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All the Way to Fairyland

All the Way to Fairyland Evelyn Sharp was the ninth of eleven children Sharp s family sent her to a boarding schooling for two years yet she successfully passed several university local examinations She moved to Lo

Evelyn Sharp 1869 1955 was the ninth of eleven children Sharp s family sent her to a boarding schooling for two years, yet she successfully passed several university local examinations She moved to London in 1894 against the wishes of her family where she wrote and published several novels including All the Way to Fairyland 1897 and The Other Side of the Sun 1900.Evelyn Sharp 1869 1955 was the ninth of eleven children Sharp s family sent her to a boarding schooling for two years, yet she successfully passed several university local examinations She moved to London in 1894 against the wishes of her family where she wrote and published several novels including All the Way to Fairyland 1897 and The Other Side of the Sun 1900 In 1903 Sharp, with the help of her friend and lover, Henry Nevinson, began to find work writing articles for the Daily Chronicle, the Pall Mall Gazette and the Manchester Guardian She highlighted the importance of Nevinson and the Men s League for Women s Suffrage Sharp s journalism made her aware of the problems of working class women and she joined the Women s Industrial Council and the National Union of Women s Suffrage Societies Unlike most members of the women s movement, Sharp was unwilling to end the campaign for the vote during the First World War When she continued to refuse to pay income tax she was arrested and all of her property confiscated, including her typewriter.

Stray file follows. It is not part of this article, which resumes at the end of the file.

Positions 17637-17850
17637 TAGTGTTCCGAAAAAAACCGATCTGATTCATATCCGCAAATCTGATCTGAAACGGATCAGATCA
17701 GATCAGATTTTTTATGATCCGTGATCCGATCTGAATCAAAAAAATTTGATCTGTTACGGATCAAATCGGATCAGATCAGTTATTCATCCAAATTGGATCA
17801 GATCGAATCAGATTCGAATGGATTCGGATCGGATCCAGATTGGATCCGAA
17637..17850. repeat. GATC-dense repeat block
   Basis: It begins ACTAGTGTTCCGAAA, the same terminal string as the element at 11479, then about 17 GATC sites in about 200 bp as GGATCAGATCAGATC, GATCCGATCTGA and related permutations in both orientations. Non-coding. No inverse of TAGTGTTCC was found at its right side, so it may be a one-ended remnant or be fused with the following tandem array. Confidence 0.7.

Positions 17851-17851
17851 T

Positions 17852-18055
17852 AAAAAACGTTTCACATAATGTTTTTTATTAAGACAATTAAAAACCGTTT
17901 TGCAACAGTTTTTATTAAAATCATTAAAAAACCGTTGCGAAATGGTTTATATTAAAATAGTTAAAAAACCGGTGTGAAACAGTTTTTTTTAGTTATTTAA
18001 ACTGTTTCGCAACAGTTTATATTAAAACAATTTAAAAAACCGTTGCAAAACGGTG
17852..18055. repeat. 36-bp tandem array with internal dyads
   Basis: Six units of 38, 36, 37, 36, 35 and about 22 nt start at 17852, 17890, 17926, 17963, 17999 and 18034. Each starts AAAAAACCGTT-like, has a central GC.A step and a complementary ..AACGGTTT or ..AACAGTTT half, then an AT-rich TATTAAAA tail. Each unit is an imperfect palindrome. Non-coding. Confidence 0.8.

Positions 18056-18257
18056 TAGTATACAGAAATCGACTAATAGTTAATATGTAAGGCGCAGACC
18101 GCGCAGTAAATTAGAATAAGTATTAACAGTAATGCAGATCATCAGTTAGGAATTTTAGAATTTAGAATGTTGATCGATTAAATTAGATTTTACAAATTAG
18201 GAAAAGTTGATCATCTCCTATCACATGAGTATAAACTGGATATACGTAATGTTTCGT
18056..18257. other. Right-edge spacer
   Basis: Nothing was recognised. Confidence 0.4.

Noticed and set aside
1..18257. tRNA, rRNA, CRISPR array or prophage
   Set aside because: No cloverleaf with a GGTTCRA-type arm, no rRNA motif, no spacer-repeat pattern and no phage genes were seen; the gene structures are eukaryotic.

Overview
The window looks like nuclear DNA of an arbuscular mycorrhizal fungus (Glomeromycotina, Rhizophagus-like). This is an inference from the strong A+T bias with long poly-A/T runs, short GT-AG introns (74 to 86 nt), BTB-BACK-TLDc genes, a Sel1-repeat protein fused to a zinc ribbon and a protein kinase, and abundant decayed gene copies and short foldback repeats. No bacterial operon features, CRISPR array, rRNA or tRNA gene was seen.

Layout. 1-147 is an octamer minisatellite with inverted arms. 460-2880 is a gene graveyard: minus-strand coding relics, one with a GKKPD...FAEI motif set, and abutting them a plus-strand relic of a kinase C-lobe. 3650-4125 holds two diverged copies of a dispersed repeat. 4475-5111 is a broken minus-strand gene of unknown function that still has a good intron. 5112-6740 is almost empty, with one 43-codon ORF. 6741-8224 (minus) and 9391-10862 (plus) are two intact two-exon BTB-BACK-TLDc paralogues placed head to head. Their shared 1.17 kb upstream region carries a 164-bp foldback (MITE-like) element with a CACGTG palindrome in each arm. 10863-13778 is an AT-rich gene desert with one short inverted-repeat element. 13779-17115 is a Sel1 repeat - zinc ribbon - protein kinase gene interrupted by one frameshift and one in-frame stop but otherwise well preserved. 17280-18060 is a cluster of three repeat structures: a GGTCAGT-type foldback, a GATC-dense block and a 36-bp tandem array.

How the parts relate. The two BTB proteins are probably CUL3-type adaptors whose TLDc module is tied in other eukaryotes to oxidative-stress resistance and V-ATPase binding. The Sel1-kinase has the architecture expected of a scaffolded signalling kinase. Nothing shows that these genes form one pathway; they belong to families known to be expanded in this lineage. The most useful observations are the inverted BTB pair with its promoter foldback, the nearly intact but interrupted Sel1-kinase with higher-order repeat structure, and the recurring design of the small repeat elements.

• ✓ All the Way to Fairyland ã Evelyn Sharp Mrs. Percy Dearmer
    230 Evelyn Sharp Mrs. Percy Dearmer

About Author

  1. Evelyn Sharp Mrs. Percy Dearmer says:
    Born in 1869, in London, Evelyn Sharp was the daughter of slate merchant James Sharp, and the sister of Cecil Sharp, who would later gain fame as a folksong collector, and leader of the folkdance revival She was educated at Strathallan House, and despite passing the Cambridge Higher Local Examination in history at a finishing school in Paris Against the wishes of her family, Sharp moved to London in 1894, where she became a journalist and an author, publishing a number of books for both children and adults.A member of the Women s Industrial Council and the National Union of Women s Suffrage Societies, as well as the Women s Social and Political Union WSPU , Sharp was a prominent activist in the Women s Suffrage movement, arrested twice, and once going on hunger strike She edited the Votes for Women suffrage journal, and also had strong pacifist views Sharp married her long time friend and lover, Henry Nevinson, in 1933, and continued to work for the social causes in which she believed She died in 1955.

Comment 282 on “All the Way to Fairyland

  1. Katie says:
    I really loved this I found it on Project Gutenberg and it was a rare gem Each story was delightful I read a new one each night before bed, and it was the perfect way to drift off to sleep with pleasant, fairy filled dreams.

  2. Victoria Phelps says:
    Evelyn Sharp is as fierce an author as she is a historical figure, and she deserves a larger modern readership I ve been studying disabilities in Victorian fairy tales and Sharp is the only author I ve read who wrote about a disabled character who embraced her disability see The Little Princess and the Poet This, accompanied by her strong, concise storytelling the perfect length for little minds and easily distracted adults and her radical life story make her one of my favorite figures from the [...]

  3. Carolyn says:
    Found this on Project Gutenberg Some unique stories.

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